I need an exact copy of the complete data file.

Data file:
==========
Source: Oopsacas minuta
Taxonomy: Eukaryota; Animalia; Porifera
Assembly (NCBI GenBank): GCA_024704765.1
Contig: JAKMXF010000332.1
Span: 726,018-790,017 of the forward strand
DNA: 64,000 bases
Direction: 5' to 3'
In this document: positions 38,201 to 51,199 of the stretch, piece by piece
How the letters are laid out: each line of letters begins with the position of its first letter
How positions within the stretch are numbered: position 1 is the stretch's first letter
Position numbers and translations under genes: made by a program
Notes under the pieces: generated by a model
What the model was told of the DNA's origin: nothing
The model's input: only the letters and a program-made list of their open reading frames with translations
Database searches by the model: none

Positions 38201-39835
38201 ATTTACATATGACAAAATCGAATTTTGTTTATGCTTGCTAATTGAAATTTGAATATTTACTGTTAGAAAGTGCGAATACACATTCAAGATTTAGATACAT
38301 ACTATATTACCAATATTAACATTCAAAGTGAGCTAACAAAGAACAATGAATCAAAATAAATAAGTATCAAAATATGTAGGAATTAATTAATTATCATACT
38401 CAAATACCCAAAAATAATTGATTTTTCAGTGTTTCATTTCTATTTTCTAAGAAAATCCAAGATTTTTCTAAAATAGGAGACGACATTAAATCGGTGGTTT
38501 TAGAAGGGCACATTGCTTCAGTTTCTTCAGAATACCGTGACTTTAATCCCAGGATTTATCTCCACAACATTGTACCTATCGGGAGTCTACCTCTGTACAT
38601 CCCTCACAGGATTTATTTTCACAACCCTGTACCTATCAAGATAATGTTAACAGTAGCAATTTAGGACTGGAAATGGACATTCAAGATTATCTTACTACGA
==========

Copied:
Source: Oopsacas minuta
Taxonomy: Eukaryota; Animalia; Porifera
Assembly (NCBI GenBank): GCA_024704765.1
Contig: JAKMXF010000332.1
Span: 726,018-790,017 of the forward strand
DNA: 64,000 bases
Direction: 5' to 3'
In this document: positions 38,201 to 51,199 of the stretch, piece by piece
How the letters are laid out: each line of letters begins with the position of its first letter
How positions within the stretch are numbered: position 1 is the stretch's first letter
Position numbers and translations under genes: made by a program
Notes under the pieces: generated by a model
What the model was told of the DNA's origin: nothing
The model's input: only the letters and a program-made list of their open reading frames with translations
Database searches by the model: none

Positions 38201-39835
38201 ATTTACATATGACAAAATCGAATTTTGTTTATGCTTGCTAATTGAAATTTGAATATTTACTGTTAGAAAGTGCGAATACACATTCAAGATTTAGATACAT
38301 ACTATATTACCAATATTAACATTCAAAGTGAGCTAACAAAGAACAATGAATCAAAATAAATAAGTATCAAAATATGTAGGAATTAATTAATTATCATACT
38401 CAAATACCCAAAAATAATTGATTTTTCAGTGTTTCATTTCTATTTTCTAAGAAAATCCAAGATTTTTCTAAAATAGGAGACGACATTAAATCGGTGGTTT
38501 TAGAAGGGCACATTGCTTCAGTTTCTTCAGAATACCGTGACTTTAATCCCAGGATTTATCTCCACAACATTGTACCTATCGGGAGTCTACCTCTGTACAT
38601 CCCTCACAGGATTTATTTTCACAACCCTGTACCTATCAAGATAATGTTAACAGTAGCAATTTAGGACTGGAAATGGACATTCAAGATTATCTTACTACGA